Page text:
One of the many unfortunate things about having NHL teams in markets that aren’t rabid hockey markets is that interesting things can happen that slip under the radar. If the Florida Panthers dressed a horse for a game, odds are that we’d never hear about it in Canada. The only reason I can say with any certainty that the Phoenix Coyotes exist is that I watched the city council meeting that gave them all the money they had. And maybe the New Jersey Devils had all sorts of really weird things going on with their Corsi% last year that nobody’s pointed out.
Actually, that last one’s true. Ten forwards were on the ice for at least 200 open play Corsi% events for the 2011-12 and 2013 New Jersey Devils. I’m going to split them into two groups. You should be able to see why
These seven guys all saw massive improvements in their open play Corsi% – huge. Seven or more percentage points each. It’s phenomenal. Zubrus, Kovalchuk and Josefson don’t show anywhere near that improvement. Josefson barely makes my cut-off and Zubrus missed half the year so Kovalchuk was sort of a lone holdout, resistant to this Corsi% tide.
The Corsi% didn’t increase because of an increase in the ability to generate shot attempts. Broadly speaking, both groups were pretty much the same, year over year.
The SAA/100, a measure of the ability to prevent multiple shot attempts on the same shift, is a bit of a different story. Kovalchuk and Zubrus showed some marginal improvement but my first group of players ranged from marginal improvements to large improvements in this facet of the game.
And again, you see with the ratio of shifts with 1+ SAF/shifts with 1+ SAA, there was a massive improvement with my first group of seven and then basically nothing from Kovalchuk, Zubrus and Josefson.
What we see, with the forwards save Kovalchuk, Josefson and Zubrus, is a huge improvement in open play Corsi%, SAA/100 and SAF 1+/SAA 1+. It adds up to a huge swing in the Devils’ possession numbers. Let’s look at the defencemen:
Four guys with big jumps, three guys who were stagnant. In reality, it was only two – Zidlicky’s numbers were far, far worse with Salvador than without him. I think you can isolate things down to Larsson and Salvador.
SAF/100 changes: Basically none.
SAA/100 – some big changes for Greene, Tallinder (who didn’t play a ton), Fayne and Larsson; the others were basically flat.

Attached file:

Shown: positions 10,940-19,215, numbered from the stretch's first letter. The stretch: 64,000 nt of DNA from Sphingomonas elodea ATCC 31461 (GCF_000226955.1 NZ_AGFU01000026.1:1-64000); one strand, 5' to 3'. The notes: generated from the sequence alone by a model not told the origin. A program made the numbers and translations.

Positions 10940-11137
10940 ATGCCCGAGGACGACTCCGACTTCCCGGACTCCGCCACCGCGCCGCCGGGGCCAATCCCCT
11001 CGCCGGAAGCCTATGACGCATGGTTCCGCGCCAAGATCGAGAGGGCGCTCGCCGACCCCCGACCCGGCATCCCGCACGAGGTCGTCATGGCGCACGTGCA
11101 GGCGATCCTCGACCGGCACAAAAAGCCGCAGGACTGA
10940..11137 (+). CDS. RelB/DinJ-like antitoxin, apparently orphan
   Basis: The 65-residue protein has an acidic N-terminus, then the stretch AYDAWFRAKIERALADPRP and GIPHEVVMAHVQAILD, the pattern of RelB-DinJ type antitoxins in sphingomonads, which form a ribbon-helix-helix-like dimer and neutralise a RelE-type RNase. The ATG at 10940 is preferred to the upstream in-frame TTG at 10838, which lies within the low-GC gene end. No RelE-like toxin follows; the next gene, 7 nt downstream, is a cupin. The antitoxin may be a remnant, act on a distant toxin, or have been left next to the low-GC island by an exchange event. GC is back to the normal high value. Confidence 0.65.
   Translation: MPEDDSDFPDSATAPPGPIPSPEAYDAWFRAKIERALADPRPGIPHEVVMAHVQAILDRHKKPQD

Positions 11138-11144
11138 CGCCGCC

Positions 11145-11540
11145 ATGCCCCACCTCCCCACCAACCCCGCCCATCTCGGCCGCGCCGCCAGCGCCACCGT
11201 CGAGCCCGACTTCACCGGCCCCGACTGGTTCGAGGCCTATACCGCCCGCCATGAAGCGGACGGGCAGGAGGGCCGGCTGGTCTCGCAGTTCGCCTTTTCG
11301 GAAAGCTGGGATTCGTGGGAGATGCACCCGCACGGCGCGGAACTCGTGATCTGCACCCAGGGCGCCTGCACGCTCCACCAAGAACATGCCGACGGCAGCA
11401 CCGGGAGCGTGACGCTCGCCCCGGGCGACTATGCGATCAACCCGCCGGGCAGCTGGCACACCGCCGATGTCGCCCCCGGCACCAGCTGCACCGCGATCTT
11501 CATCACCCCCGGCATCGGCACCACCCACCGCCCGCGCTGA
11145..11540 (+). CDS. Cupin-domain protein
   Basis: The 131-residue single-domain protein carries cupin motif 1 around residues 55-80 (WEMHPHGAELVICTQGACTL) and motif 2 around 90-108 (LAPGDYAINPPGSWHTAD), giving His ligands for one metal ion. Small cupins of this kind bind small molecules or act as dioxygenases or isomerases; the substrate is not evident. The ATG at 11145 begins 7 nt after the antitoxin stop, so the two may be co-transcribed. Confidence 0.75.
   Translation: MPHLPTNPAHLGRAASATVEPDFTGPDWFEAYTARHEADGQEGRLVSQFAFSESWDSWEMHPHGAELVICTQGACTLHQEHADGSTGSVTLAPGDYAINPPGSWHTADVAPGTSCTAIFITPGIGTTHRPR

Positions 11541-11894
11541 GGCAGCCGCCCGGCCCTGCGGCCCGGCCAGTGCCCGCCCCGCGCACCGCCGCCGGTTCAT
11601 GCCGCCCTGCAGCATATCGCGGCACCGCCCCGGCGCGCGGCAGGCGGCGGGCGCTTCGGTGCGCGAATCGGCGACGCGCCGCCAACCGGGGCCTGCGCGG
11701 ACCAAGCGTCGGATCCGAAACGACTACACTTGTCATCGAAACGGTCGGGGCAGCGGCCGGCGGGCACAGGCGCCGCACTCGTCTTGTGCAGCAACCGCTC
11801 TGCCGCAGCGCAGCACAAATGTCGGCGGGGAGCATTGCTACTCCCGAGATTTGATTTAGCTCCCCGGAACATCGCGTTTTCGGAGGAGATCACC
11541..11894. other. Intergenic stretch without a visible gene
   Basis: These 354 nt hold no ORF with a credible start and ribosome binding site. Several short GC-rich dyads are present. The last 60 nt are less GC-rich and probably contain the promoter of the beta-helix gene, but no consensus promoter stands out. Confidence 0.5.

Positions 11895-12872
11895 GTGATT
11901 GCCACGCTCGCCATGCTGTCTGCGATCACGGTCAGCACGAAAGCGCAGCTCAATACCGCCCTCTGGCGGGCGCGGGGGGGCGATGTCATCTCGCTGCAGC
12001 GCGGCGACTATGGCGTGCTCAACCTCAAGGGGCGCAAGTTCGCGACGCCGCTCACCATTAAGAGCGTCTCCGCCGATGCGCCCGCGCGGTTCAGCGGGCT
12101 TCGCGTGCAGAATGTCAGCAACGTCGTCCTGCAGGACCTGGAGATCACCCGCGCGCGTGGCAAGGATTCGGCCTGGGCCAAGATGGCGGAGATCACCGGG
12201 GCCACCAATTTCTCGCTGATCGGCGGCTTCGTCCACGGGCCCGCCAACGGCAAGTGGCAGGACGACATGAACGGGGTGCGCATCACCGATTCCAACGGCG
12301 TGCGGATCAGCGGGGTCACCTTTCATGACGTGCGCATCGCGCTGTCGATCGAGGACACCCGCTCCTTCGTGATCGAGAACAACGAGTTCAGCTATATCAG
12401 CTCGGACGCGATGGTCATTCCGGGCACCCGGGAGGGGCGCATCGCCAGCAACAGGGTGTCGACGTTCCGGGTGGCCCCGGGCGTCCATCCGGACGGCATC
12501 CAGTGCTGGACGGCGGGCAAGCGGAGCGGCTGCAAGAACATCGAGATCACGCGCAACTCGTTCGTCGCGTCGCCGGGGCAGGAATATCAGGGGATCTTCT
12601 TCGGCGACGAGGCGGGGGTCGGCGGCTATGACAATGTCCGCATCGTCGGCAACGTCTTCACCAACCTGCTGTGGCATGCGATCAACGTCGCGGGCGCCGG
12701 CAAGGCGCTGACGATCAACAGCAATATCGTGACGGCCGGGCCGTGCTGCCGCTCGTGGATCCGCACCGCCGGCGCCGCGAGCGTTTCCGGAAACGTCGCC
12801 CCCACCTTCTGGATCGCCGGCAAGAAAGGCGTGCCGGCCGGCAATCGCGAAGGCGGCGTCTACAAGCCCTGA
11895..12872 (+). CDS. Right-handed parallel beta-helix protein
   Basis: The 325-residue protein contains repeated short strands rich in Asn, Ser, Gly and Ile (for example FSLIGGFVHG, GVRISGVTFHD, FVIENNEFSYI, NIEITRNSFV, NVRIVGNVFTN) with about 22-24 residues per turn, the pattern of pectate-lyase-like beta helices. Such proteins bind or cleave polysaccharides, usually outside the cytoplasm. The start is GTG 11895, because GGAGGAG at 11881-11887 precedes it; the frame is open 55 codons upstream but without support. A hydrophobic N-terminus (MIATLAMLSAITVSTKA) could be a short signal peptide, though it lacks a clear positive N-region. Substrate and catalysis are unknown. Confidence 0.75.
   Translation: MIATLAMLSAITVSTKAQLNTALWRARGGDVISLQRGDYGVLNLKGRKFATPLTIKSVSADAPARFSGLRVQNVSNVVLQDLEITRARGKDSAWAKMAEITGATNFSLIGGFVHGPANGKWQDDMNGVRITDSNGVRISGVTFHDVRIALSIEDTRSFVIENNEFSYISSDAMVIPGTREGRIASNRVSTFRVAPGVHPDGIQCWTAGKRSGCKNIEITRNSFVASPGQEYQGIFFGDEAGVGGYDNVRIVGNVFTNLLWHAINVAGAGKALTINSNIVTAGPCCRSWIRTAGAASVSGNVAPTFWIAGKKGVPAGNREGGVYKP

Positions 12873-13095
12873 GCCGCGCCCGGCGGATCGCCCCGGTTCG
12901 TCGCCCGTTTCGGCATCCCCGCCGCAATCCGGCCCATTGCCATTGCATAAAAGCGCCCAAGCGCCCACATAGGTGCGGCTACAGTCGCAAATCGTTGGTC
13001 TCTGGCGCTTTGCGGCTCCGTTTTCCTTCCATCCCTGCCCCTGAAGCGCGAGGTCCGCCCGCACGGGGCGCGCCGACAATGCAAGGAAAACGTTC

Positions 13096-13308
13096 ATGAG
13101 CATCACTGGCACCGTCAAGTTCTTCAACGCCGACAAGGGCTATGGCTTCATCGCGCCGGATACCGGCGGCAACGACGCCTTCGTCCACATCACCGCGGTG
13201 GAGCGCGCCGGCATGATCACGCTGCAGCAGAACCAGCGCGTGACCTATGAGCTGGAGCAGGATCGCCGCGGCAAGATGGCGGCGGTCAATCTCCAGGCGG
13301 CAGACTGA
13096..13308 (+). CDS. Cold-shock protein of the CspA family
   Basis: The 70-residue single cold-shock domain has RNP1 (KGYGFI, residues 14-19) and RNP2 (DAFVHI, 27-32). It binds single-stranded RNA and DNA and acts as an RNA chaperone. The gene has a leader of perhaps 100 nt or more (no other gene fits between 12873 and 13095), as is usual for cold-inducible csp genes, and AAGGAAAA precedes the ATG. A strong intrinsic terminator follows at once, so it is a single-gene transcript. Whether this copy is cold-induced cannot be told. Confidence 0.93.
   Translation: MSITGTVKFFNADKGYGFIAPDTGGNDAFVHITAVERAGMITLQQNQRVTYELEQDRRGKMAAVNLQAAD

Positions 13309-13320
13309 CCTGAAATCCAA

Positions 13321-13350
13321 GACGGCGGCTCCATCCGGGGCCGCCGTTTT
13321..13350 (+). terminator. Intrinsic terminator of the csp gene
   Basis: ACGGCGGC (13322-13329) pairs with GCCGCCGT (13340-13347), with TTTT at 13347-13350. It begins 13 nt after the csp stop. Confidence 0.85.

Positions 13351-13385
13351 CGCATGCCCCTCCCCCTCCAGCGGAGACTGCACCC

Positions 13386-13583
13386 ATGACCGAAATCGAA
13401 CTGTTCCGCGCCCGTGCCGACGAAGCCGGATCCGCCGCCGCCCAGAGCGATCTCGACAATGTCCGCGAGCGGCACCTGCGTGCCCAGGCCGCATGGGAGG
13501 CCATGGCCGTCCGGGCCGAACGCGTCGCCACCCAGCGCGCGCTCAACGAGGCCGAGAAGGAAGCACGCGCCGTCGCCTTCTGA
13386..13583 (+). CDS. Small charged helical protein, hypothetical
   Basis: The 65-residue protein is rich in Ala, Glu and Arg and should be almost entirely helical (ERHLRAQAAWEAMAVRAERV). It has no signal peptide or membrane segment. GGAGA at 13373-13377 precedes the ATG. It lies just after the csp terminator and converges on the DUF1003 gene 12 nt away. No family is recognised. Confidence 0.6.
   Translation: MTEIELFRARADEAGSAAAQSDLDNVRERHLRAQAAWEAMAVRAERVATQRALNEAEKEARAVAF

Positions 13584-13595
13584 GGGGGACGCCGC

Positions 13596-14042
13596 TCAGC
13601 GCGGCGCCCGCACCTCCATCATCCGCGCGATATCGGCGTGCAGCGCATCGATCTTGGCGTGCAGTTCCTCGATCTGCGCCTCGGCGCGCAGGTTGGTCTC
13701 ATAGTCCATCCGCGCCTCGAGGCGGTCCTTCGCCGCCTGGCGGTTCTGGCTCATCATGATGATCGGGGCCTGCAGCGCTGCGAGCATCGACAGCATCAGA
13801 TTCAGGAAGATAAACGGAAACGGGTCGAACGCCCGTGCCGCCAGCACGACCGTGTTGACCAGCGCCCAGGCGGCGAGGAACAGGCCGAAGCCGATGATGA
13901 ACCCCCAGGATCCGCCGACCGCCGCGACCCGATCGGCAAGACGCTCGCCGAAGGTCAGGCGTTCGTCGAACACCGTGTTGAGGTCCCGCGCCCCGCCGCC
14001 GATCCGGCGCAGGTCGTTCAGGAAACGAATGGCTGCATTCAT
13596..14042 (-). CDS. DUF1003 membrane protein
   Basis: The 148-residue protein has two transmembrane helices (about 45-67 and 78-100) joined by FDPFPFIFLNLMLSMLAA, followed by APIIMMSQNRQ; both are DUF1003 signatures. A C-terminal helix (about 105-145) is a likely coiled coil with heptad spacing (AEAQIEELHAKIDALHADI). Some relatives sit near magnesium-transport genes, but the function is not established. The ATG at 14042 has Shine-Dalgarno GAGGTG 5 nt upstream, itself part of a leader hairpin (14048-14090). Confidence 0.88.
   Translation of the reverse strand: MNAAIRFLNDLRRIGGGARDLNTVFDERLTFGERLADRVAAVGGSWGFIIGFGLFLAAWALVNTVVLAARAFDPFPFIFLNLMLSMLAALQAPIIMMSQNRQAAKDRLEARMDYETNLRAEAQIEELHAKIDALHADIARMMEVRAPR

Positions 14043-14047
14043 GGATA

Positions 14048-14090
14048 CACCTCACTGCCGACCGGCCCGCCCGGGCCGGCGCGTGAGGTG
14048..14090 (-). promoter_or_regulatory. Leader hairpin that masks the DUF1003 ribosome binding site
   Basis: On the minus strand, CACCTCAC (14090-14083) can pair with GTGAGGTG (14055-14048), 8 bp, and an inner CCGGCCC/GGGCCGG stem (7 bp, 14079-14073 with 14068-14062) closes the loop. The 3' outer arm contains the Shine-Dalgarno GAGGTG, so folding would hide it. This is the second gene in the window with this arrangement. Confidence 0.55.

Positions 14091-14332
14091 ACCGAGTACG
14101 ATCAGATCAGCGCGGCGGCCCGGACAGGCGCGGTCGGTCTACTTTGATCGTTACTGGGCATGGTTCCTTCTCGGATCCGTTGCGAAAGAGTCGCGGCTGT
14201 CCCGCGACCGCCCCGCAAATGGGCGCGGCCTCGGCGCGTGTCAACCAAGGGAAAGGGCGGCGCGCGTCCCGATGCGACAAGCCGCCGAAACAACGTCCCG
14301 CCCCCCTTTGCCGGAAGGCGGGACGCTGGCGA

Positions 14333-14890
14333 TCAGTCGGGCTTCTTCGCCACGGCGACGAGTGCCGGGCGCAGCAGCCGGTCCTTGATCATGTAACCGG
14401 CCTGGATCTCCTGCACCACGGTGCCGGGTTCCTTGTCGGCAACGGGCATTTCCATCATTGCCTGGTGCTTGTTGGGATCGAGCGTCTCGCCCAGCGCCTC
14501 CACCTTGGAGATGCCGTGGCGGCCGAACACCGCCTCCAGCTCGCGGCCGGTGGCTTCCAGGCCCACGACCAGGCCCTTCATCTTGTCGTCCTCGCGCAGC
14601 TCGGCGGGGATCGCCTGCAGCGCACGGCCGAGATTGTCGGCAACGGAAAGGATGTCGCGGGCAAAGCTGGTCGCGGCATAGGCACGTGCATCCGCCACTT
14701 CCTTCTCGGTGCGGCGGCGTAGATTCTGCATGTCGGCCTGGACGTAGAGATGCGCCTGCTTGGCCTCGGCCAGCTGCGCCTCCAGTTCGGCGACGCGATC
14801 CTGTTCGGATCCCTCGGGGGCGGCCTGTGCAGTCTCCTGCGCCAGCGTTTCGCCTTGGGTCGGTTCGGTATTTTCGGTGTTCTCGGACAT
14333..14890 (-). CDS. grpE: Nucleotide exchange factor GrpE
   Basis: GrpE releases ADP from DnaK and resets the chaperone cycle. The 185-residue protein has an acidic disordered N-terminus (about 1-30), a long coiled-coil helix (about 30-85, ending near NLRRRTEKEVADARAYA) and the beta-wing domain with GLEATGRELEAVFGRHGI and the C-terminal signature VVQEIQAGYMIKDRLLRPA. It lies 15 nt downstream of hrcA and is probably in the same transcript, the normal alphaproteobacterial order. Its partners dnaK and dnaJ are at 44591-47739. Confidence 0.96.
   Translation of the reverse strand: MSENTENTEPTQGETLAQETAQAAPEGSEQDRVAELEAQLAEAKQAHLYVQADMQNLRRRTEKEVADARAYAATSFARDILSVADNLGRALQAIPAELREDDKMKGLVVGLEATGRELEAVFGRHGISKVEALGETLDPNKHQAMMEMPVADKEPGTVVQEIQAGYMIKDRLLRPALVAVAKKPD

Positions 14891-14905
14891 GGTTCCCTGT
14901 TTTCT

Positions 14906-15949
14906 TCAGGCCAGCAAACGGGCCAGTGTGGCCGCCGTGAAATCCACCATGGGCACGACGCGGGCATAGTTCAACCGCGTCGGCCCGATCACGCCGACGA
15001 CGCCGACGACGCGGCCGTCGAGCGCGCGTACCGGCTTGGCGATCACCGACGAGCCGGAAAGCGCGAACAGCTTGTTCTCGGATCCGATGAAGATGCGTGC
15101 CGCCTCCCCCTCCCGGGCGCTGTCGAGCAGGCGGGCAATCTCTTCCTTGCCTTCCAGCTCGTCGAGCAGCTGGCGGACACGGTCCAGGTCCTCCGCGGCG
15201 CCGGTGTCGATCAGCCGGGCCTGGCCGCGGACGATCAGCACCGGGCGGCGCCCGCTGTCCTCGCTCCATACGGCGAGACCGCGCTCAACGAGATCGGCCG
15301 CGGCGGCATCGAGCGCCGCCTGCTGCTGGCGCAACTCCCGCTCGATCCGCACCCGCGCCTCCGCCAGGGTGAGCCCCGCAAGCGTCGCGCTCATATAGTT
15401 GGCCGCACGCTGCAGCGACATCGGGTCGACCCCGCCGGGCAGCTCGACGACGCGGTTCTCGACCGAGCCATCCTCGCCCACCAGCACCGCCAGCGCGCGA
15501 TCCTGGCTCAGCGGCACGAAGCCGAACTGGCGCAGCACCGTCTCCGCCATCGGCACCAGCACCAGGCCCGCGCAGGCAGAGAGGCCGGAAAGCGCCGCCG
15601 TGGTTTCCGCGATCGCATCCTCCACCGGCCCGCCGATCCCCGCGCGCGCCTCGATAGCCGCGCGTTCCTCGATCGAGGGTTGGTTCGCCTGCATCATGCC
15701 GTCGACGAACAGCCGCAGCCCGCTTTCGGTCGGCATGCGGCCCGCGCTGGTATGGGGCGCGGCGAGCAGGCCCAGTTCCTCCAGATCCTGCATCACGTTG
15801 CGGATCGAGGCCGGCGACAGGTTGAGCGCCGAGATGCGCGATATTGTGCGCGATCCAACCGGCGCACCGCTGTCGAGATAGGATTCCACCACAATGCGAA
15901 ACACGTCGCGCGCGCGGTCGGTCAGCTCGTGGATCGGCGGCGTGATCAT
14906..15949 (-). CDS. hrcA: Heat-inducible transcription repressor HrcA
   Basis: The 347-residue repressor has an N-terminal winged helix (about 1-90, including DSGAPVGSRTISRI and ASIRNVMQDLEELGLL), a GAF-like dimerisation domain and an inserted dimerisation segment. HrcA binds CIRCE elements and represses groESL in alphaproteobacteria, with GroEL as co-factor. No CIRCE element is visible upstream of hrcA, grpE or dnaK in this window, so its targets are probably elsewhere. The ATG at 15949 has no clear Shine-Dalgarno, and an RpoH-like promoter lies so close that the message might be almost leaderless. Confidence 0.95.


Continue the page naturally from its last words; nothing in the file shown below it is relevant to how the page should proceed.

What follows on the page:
And again, as with the forwards, some massive eye-popping numbers for my first group of four in terms of their ratio of shifts with 1+ SAF/shifts with 1+ SAA. Not much in the second group though.
I can tell you as well that the Devils posted some mindblowing numbers following 5v5 OZ faceoff wins this year – their Corsi% in that situation was north of 85%, the best I’ve ever seen. So what’s going on? I’m not entirely sure. The downside that the Devils had is that they couldn’t score goals or make saves so all the Corsi% in the world didn’t get them over the line for the playoffs. Cory Schneider will probably fix the latter problem; we’ll see if the former was just bum luck or whether there’s something else to it.
The real question – and one for which I have no answer – is why. Why, when Kovalchuk, Zubrus, Salvador and Larsson weren’t on the ice were the Devils such a dominant team in terms of their Corsi%? How did they suddenly get so good at limiting second and third shot attempts for the opposition? How did they become so fantastic in terms of absolutely crushing the opposition in probability of getting a shot attempt on a shift versus allowing one?
What you see in these graphs isn’t a usual team – it’s very unusual. Basically 2/3 of the team became elite outshooters last year, somewhat out of the blue. New Jersey’s a quiet team, in that nobody cares about them and they don’t really talk to the media about what goes on internally but it strikes me that there’s a pretty massive story here and that the Devils are quite possibly into some interesting things or have found something that works awfully well. It’s going to be a fascinating thing to follow this year: if the Devils are still crushing the opposition shot-wise, someone really should look into why.
One other implication of note: is David Clarkson *really* an amazing possession player or is the NHL’s version of a system goalie at the college level? I’m left a bit suspicious by 2/3 of the Devils team turning into possession all-stars in 2013, to the point that I wonder if, like a goalie who plays for a defensive team in college, players can generate big numbers within the context of whatever it is that the Devils are doing but if they get outside that system, they sort of revert back to being whatever it is they were. Alex Ponikarovsky was putting up decent possession numbers in Winnipeg; they went though the roof when he came to NJ. Matt D’Agostini, who was acquired from St. Louis during the season, saw his open play Corsi% go from 50.8% to 58.3% and his golden ratio from 0.99 to 1.34, albeit in limited time.
There’s something going on here – I’m sure of it. I’d be eternally grateful if someone else would figure out what it is and write a post proving it but, in the absence of that, it’s something worth keeping an eye on this year as, if the Devils experience some success, it may be something that other teams around the league look to figure out and copy. If only to try and get the David Clarkson they thought they were getting.Email Tyler Dellow at email@example.com